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Indian Creek Climbing Map – Does the best map for Indian Creek come from Canada?

Thanks to the hard work of Ontario-native Lee Symmes, Indian Creek now has a new map that significantly simplifies navigation at this the globally recognized climbing destination.
These maps are incredible! What’s your map-building background?
Lee Symmes: I have a diploma in Geomatics – the field of combining maps & cartography, data, design, programming, GPS and remote sensing. I worked extensively in the municipal sector before starting my own consulting business, QGeomatics.ca. I provide the technical know-how to analyze spatial data and communicate spatial concepts in intuitive ways.
Indian Creek Map

Indian Creek Map (Photo: K. Worsnop)

You’re based in Ontario. Why build a map to Indian Creek?
Lee Symmes: In the last several years I have been traveling extensively. Learning about the geography of an area is, for me personally, the best way to learn about and connect with a new place. Mapping is the natural embodiment of this - using existing maps to plan adventures, and using adventures to fill in the mind map we create of our surroundings.

In November 2015 I traveled to Indian Creek and spent several weeks climbing there. I found the need for a more detailed map of the area than was provided in the climbing guidebook. I started making this map for myself, but it eventually morphed into a finished product that I hope will benefit other climbers.
Any plans for maps to other areas?
Lee Symmes: I have created and been involved with several other map projects, mostly for trails and cycling. As I am a relatively new climber, this is my first climbing-specific map. However, I am definitely interested in exploring new map options for climbers. The progression from hand-drawn sketches to mobile apps has been huge. Accessing climbing crags and route topos are both puzzles of spatial communication that I look forward to exploring further.
Indian Creek Map

Indian Creek Map

You mentioned that you’re planning to move. Where and why?
Lee Symmes: For the last few years I have been living and traveling pretty freely - three continents in 2015 alone! But I keep returning to the BC interior. The area really speaks to me. I'd like to set myself up to spend more time there, although I expect to continue returning to Ontario for existing clients, friends, family and climbing on the Escarpment!
How did you get into climbing and what’s your current favourite climbing area?
Lee Symmes: I had been an avid cyclist for years, but I was searching for something that would challenge me in a new way. My partner introduced me to climbing, and I immediately embraced it as a fantastically different type of strength and physicality. It is such a unique form of body movement and awareness, as well as another means of relating to the different places I travel.

For sheer volume and diversity of routes as well as accessibility, I would say Squamish has been my favourite location so far. The Chief is so inspiring. With that said, I am keen to continue exploring climbing in new parts of the globe!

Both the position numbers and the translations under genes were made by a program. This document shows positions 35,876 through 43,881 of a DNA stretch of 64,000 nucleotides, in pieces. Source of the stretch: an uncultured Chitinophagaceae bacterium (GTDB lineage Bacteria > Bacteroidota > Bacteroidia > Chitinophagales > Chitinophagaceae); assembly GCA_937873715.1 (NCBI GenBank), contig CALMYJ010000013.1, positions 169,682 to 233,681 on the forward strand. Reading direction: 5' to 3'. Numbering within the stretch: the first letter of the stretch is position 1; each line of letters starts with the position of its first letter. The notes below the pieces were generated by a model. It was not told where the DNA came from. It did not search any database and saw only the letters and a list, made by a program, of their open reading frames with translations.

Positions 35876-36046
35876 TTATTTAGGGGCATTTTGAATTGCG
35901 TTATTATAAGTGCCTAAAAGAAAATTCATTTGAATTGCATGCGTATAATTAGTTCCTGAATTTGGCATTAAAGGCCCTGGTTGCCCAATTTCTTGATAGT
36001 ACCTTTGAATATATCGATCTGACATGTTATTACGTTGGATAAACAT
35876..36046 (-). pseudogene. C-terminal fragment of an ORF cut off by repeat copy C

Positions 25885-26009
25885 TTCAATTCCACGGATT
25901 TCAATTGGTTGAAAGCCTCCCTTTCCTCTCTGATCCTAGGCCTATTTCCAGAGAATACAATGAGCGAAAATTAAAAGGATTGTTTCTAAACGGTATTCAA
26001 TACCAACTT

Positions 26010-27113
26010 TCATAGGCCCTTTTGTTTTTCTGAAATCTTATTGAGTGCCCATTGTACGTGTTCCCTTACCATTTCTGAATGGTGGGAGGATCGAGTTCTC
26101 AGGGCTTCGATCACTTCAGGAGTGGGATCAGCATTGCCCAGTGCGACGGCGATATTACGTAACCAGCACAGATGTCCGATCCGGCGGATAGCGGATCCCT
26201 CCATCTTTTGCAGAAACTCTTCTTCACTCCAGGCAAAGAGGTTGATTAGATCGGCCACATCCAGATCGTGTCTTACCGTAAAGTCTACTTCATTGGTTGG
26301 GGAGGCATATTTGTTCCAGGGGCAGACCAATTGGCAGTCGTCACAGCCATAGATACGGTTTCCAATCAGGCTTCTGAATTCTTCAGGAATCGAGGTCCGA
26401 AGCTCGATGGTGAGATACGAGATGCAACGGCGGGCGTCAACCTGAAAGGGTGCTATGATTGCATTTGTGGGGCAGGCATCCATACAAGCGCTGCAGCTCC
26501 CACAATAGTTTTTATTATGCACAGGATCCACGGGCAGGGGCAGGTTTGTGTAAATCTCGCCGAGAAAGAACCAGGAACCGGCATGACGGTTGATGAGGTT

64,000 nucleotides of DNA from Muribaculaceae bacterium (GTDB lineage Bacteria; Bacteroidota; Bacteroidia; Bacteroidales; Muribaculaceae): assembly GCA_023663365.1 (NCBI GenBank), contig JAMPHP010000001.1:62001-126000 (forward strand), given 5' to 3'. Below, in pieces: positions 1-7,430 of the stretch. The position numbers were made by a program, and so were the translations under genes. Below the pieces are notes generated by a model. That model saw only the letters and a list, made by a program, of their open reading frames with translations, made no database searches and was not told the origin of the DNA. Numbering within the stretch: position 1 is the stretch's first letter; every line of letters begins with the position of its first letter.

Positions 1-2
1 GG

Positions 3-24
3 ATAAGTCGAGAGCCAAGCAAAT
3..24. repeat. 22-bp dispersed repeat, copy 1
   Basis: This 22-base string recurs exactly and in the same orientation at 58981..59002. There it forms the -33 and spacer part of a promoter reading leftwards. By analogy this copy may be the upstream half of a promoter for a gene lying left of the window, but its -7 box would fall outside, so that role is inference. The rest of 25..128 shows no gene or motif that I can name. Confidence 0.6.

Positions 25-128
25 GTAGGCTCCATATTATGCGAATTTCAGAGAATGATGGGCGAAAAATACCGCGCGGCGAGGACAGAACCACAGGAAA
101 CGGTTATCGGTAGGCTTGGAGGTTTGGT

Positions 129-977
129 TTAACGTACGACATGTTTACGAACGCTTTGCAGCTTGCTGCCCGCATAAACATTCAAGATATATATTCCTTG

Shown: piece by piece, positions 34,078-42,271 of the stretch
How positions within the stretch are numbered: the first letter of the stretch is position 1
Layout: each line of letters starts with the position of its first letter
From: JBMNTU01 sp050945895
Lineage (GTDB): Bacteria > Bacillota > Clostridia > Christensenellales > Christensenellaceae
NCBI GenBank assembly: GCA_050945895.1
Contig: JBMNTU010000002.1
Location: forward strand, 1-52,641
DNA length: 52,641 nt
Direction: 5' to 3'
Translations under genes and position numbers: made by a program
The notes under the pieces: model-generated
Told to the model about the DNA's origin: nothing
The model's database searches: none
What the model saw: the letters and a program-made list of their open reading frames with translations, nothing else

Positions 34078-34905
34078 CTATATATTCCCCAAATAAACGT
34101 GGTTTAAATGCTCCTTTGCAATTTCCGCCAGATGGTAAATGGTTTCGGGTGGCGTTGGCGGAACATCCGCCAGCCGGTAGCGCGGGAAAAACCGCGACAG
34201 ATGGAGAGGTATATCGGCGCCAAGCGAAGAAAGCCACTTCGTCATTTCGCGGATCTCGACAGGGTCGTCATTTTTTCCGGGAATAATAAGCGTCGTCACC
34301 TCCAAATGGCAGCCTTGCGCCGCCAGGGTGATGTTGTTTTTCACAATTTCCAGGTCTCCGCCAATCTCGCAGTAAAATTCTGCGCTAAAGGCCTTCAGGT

Indian Creek Map

Indian Creek Map

Can you explain the map-making process?
Lee Symmes: Each mapping project is different, but for the Indian Creek Climbing Map, I started by finding existing base maps and acquiring aerial photos and digital terrain data for the area. This was the foundation of the map, to which I added all the climbing-related features. These were collected mostly by GPS on foot and by mountain bike. Visiting all the campgrounds was necessary to learn what amenities were at each one. The final product comes from combining all this data, creating styles and symbols that are intuitive, and formatting it into a usable product.
Any unique challenges when making climbing maps?
Lee Symmes: I think making any map presents the same basic challenge: What is the relevant information, and how do I communicate it clearly and simply? The fundamentals of good map design remain the same regardless of intended use, so the challenge was understanding the basic needs of a climber visiting a new climbing destination. The time I spent in Indian Creek was invaluable for helping me decide what to include in the map.
Indian Creek Map

Indian Creek Map (Photo: K. Worsnop)

The maps you sent me seem to be printed on different types of paper. Can you describe the materials and the reasons for using them?
Lee Symmes: I have the same map printed on two materials. The regular paper version is the economy choice, but it's susceptible to water and wear. The Polyart version is a synthetic paper that is water-resistant and also tear-resistant. It is very durable and will stand up to repeated use and folding. After seeing the beating that all gear and equipment takes while in the Creek, I highly recommend the latter!
How can people order the maps?
Lee Symmes: I am selling the map through the website http://IndianCreekClimbingMap.com as well as OntarioClimbing.com. For bulk discounts or other ordering inquiries, please email orders@indiancreekclimbingmap.com. Otherwise, if you're interested in chatting about other climbing map projects, drop me a line lee@qgeomatics.ca.


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is a freelance writer who has been involved in the outdoor industry for over 25 years. During his career he has been the editor at Canada’s national climbing magazine, as well as the gear editor for a national cycling magazine, triathlon magazine and running magazine. His work has been published in Canada’s national newspaper, The Globe and Mail, and he has been a guest on television and radio broadcasts. His passion for climbing began in Ontario in the mid 80s and he continues to travel extensively in search of crisp conditions and steep rock.